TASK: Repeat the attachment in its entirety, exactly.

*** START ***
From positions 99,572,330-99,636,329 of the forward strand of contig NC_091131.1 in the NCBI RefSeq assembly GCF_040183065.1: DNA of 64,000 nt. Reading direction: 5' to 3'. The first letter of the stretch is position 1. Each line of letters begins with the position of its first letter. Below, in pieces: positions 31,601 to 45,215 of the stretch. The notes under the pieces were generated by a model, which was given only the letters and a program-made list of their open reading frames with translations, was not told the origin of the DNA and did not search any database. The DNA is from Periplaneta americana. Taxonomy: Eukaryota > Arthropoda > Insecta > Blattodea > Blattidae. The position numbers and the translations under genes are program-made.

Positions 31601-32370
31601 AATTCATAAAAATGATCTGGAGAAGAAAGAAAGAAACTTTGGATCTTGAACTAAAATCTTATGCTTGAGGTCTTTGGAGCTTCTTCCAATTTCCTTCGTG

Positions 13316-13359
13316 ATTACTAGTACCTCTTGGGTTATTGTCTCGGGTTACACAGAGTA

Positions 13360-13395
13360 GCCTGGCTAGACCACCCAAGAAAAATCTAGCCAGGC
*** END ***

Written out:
From positions 99,572,330-99,636,329 of the forward strand of contig NC_091131.1 in the NCBI RefSeq assembly GCF_040183065.1: DNA of 64,000 nt. Reading direction: 5' to 3'. The first letter of the stretch is position 1. Each line of letters begins with the position of its first letter. Below, in pieces: positions 31,601 to 45,215 of the stretch. The notes under the pieces were generated by a model, which was given only the letters and a program-made list of their open reading frames with translations, was not told the origin of the DNA and did not search any database. The DNA is from Periplaneta americana. Taxonomy: Eukaryota > Arthropoda > Insecta > Blattodea > Blattidae. The position numbers and the translations under genes are program-made.

Positions 31601-32370
31601 AATTCATAAAAATGATCTGGAGAAGAAAGAAAGAAACTTTGGATCTTGAACTAAAATCTTATGCTTGAGGTCTTTGGAGCTTCTTCCAATTTCCTTCGTG

Positions 13316-13359
13316 ATTACTAGTACCTCTTGGGTTATTGTCTCGGGTTACACAGAGTA

Positions 13360-13395
13360 GCCTGGCTAGACCACCCAAGAAAAATCTAGCCAGGC